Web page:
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What do you think? Is their experience spot-on or have you found them to be more useful?



Nathan S.

One of TFB’s resident Jarheads, Nathan now works within the firearms industry. A consecutive Marine rifle and pistol expert, he enjoys local 3-gun, NFA, gunsmithing, MSR’s, & high-speed gear. Nathan has traveled to over 30 countries working with US DoD & foreign MoDs.

Nathan can be reached at Nathan.S@TheFirearmBlog.com

The above post is my opinion and does not reflect the views of any company or organization.


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  • Raven

    12-to-20ga adapter. No way that could go horribly, horribly wrong. It’s not like mixing up 20ga and 12ga shells is the leading cause of KBs in shotguns or anything.

  • JaxD

    You sure that last pic isn’t “smoking” accessories?

  • MIKE

    Yes, it is true 12 gauge is cheaper than 20 gauge, however during the darkest days of ammo scarcity…I was able to find 20 gauge when there was nothing else at wal-mart or gunshops. So, I picked up a mint condition, 30 year old, H&R Topper 20 gauge for $60.

    • Geodkyt

      Yup — the quality of that H&R’s patterns was probably EASILY significantly more than twice that of a chamber adaptor, and was easier to deal with in the field.

      So, your second shotgun was cheaper (or at least no more expensive) than the adaptor, when viewed as “bang for your buck”. Especially since, you now have a loaner gun so TWO people can be shooting at once, if you choose.

  • wetcorps

    I always liked the idea, but marketing this stuff as “survival gear” seems a little far fetched indeed.
    Those are designed for the kind of scenario you see in Mad Max or The Road, where people fight over the last round of .44… Unlikely in our lifetime, especially in the US.

    They sound really fun for plinking though 🙂

  • Nimrod

    I am a big fan of single shot shotguns and adapters but only for the gadget factor not for any practical value. Like the article says, they work but not very well.

  • Samuel

    My son learned to fire a shotgun using 28 gauge handloads in a 20 gauge single shot with a ‘little skeeters’ adaptor. Less blast and recoil, decent patterns and I didn’t need to buy a 2nd shotgun.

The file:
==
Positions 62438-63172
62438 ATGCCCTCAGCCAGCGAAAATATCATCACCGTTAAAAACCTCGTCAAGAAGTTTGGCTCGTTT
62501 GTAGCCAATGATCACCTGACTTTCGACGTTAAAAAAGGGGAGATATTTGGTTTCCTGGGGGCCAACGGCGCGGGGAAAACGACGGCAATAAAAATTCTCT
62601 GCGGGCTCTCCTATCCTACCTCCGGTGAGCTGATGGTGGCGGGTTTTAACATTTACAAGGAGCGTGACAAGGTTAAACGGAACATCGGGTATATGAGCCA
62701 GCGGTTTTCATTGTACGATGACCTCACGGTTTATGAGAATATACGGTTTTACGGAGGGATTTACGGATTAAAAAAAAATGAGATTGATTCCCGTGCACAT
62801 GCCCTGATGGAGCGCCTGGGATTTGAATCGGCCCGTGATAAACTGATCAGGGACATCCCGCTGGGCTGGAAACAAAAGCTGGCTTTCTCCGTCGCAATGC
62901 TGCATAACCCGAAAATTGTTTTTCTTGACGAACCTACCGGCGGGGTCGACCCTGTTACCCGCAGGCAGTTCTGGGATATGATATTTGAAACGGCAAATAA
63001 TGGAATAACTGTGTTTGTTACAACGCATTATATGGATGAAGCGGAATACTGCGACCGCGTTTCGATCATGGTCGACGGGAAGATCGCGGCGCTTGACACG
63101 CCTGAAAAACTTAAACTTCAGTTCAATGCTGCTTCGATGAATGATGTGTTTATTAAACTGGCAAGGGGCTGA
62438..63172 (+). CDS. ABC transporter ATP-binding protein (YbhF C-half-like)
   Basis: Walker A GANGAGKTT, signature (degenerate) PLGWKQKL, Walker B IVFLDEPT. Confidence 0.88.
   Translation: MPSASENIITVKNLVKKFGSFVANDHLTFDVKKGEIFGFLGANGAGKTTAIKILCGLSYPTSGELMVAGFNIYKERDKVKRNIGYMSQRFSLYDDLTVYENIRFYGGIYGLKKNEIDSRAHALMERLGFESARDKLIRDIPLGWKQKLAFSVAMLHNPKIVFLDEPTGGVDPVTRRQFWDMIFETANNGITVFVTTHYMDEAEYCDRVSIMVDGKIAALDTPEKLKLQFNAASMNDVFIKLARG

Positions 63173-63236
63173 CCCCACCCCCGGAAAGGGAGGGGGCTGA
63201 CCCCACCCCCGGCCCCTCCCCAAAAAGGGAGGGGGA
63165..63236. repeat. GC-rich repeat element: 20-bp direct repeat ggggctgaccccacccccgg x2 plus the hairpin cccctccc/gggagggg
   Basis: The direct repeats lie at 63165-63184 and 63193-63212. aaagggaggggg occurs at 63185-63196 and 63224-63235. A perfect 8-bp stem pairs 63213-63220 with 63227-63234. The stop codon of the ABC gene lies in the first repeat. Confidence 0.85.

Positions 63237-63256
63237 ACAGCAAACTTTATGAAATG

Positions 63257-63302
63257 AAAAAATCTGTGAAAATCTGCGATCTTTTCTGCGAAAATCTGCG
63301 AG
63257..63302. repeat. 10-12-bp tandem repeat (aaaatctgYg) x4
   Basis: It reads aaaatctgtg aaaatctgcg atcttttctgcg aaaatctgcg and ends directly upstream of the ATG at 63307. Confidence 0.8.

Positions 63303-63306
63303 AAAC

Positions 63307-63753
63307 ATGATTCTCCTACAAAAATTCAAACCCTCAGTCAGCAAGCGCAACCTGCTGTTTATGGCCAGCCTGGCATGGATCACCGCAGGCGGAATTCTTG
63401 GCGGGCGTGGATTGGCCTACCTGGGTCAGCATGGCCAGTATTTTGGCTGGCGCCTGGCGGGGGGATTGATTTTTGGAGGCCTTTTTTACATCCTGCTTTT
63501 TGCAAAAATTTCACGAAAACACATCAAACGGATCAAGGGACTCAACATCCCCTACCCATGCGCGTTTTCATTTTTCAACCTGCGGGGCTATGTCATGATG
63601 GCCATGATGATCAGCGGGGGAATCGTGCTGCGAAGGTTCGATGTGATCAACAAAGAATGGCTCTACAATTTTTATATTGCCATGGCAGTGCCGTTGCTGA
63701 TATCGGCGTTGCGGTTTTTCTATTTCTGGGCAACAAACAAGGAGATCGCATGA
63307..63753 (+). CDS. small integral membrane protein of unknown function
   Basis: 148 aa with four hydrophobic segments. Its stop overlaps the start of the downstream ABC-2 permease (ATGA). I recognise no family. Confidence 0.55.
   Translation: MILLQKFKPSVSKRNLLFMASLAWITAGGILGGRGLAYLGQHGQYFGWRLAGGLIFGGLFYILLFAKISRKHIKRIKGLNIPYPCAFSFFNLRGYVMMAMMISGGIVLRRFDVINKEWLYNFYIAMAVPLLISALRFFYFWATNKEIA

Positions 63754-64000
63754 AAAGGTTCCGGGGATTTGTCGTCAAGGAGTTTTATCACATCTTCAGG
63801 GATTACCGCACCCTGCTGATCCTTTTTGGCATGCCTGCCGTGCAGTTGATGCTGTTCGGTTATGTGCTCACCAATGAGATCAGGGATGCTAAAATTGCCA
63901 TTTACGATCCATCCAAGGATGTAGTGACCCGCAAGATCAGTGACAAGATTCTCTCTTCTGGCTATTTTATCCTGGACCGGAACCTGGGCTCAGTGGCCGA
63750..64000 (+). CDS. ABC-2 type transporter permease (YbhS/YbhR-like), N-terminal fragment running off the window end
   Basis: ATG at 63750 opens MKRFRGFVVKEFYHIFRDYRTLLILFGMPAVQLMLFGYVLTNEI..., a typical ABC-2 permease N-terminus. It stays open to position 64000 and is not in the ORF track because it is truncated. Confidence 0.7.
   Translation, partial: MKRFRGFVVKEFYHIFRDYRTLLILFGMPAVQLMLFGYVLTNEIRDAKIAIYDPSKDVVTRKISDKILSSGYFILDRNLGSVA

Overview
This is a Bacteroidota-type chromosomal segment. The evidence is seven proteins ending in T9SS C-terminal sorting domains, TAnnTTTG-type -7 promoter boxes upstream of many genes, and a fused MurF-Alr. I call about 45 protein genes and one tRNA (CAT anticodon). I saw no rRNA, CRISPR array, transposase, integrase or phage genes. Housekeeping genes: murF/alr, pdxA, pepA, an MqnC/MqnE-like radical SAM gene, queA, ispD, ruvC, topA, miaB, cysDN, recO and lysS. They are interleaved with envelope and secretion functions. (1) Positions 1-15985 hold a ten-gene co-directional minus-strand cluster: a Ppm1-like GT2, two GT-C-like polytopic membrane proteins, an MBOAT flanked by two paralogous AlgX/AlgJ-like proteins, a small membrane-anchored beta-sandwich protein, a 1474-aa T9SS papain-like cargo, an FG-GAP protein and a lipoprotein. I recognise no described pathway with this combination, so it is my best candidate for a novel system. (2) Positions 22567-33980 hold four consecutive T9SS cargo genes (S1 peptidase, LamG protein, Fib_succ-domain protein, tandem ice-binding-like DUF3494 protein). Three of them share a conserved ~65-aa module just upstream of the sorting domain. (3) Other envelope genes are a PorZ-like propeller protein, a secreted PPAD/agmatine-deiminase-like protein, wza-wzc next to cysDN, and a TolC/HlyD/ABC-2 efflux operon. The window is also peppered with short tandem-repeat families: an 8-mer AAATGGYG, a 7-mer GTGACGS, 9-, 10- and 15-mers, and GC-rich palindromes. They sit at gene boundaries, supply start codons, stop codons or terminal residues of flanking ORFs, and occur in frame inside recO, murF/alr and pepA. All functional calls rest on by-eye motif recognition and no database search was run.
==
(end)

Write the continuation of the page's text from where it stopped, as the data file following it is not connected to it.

• opie7afe

    i think a better option would be to make a full length adapter with a cone shaped nut on the muzzle end that you can tighten up. this will keep everything centered, while keeping barrel tight and will give you a chance at being accurate. would not be hard to do but of course these companies would charge a pretty penny for it…the concept is not hard to do just turn the barrel OD to the same specs as the saami chamber (minus a thou or two). then of course thread the muzzle end(for the cone lock nut and have enough threads for a supressor if you wish) would be a great seller imo…i know of one shotgun that was for sale on a forum where they welded a .357mag into a 20 gauge chamber. worked pretty good from what i read.

    • Geodkyt

      Yeah, but then you’re tied to a specific barrel length AND the adaptor weight goes through the roof (relatively speaking).

      But that is how a lot of military subcaliber devices (earliest I’ve seen like that for small arms was for a .450 Martini-Henry, latest was for an HK G3).

  • MIKE

    I read the original article on woodtrekker.blogspot.com. The entire piece is qualitative. No quantitative data was data was provided. I would like to see group and velocity data at each target range. I believe comparing a chamber insert to a rifle is absurd. A better comparison would be to a .22lr pocket pistol like a Taurus 22PLY or a Beretta 21A for a 3 inch chamber adapter.

    • Ross Gilmore

      I think that’s the point Mike. You can have fun with the adapters, but if people expect that they will give you a substitute for carrying a proper .22LR rifle, they are fooling themselves. If you brought a 12 gauge shotgun into the woods as your only gun, and you brought .22LR ammo with you to save on weight, in the hopes that you can effectively hunt with it with a .22LR adapter, you are going to be very disappointed with the results.

  • MIKE